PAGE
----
The Directing Change Program launched a new category in September 2020 and the second round of winners have been announced here. The Hope & Justice category is an opportunity for youth living through history to express their feelings and to inspire others through art. Open young people ages 12-25, submissions are accepted in all art forms: original music, dance, spoken word, poems, short films, Tik Tok and more. Youth can select from three topics: Hope, Justice, or a monthly prompt. Submissions around “Hope” focus on sharing personal stories about what gives us hope during these challenging times and how we practice self-care. The “Justice” option asks youth to share a personal experience with discrimination or injustice that allows others to feel empathy, or entries can educate others about bias and encourage youth to take a stand against injustice when they see it.
- October’s prompt was “Creative Ways to Measure 6-feet Physical Distancing” and asks youth to use their creativity to tell us how they creatively measure 6 feet physical distancing and why it’s important that we all practice this to slow down the spread of COVID-19.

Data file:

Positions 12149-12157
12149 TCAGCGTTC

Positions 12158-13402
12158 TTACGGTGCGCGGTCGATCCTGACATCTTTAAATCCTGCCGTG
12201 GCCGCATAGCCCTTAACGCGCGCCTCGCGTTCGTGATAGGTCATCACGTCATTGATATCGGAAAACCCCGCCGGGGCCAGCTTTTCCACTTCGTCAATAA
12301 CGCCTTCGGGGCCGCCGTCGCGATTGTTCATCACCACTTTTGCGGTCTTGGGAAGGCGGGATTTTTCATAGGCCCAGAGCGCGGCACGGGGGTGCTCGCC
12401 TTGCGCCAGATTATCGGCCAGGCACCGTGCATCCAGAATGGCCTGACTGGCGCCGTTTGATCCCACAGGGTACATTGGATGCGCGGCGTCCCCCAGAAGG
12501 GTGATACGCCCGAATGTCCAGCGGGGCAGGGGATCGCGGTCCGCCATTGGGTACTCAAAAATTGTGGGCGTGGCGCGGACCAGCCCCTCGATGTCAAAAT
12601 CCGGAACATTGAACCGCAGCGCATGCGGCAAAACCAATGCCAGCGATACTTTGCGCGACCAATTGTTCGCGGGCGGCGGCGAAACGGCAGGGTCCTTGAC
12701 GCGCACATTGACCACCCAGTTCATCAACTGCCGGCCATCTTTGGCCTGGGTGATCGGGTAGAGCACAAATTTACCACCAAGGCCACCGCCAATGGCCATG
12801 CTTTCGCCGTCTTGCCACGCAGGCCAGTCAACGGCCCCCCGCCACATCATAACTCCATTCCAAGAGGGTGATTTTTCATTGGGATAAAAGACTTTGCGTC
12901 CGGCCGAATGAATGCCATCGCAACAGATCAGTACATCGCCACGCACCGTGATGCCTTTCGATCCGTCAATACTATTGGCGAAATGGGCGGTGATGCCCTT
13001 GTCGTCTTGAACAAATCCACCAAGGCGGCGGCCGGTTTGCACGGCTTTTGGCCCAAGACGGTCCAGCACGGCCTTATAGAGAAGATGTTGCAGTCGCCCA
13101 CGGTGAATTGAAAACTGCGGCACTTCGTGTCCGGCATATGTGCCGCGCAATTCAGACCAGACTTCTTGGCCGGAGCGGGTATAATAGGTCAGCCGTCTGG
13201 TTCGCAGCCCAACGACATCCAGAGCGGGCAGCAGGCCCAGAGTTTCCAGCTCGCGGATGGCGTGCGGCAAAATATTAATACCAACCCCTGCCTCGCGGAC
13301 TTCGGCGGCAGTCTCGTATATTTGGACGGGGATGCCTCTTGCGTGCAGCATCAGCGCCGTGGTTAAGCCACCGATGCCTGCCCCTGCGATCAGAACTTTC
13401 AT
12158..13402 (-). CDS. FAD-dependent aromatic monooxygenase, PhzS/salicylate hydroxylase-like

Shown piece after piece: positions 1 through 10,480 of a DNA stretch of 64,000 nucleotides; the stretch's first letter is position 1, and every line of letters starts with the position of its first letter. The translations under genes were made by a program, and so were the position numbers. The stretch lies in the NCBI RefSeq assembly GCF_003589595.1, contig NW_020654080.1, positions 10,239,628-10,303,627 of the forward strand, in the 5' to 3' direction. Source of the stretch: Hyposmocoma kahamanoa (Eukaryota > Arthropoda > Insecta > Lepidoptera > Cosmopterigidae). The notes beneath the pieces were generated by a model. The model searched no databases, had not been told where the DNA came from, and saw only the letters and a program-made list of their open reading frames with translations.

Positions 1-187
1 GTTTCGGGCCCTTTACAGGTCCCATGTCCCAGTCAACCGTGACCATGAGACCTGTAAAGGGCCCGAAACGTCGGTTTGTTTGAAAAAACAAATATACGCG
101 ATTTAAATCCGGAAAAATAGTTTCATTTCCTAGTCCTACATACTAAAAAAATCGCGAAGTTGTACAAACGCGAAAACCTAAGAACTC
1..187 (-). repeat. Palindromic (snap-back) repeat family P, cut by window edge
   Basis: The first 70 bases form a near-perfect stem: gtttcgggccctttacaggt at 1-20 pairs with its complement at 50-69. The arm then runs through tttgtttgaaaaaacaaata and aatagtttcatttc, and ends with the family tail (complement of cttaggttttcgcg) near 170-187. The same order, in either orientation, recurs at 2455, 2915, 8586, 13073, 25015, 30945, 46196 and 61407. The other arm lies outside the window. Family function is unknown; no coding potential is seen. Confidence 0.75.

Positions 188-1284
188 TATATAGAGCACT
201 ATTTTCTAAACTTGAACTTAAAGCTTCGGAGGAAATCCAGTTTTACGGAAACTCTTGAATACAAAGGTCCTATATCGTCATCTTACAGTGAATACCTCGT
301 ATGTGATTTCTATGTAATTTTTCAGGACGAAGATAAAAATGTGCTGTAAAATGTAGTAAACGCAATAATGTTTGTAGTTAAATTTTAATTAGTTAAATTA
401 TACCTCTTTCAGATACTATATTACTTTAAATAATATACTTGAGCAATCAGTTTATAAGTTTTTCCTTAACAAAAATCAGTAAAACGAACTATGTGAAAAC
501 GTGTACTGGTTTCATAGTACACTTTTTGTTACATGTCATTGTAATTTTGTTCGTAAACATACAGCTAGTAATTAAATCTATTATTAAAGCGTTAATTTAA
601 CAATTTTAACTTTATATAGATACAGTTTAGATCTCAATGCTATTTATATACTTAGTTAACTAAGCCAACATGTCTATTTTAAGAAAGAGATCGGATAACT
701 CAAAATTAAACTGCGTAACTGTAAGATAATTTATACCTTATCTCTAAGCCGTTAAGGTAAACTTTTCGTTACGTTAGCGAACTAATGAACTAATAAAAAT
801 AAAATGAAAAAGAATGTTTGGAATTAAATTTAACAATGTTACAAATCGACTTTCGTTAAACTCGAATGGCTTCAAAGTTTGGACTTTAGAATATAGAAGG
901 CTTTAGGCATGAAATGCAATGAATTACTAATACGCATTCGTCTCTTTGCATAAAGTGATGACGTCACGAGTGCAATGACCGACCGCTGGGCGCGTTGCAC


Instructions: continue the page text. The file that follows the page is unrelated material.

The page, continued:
Hope & Justice Category Winner:
“Our short film is meant to inspire hope by documenting how writing poetry has given me (Ryan) a sense of hope during this pandemic. Mainly, it focuses on how poetry acts as an escape from all the stress and gloom of the current state of the world. The message is not specifically about poetry, but finding something or someone that can help cope with difficult emotions.”
To learn more about Directing Change and the Hope and Justice Category and to submit your art, visit: www.DirectingChangeCA.org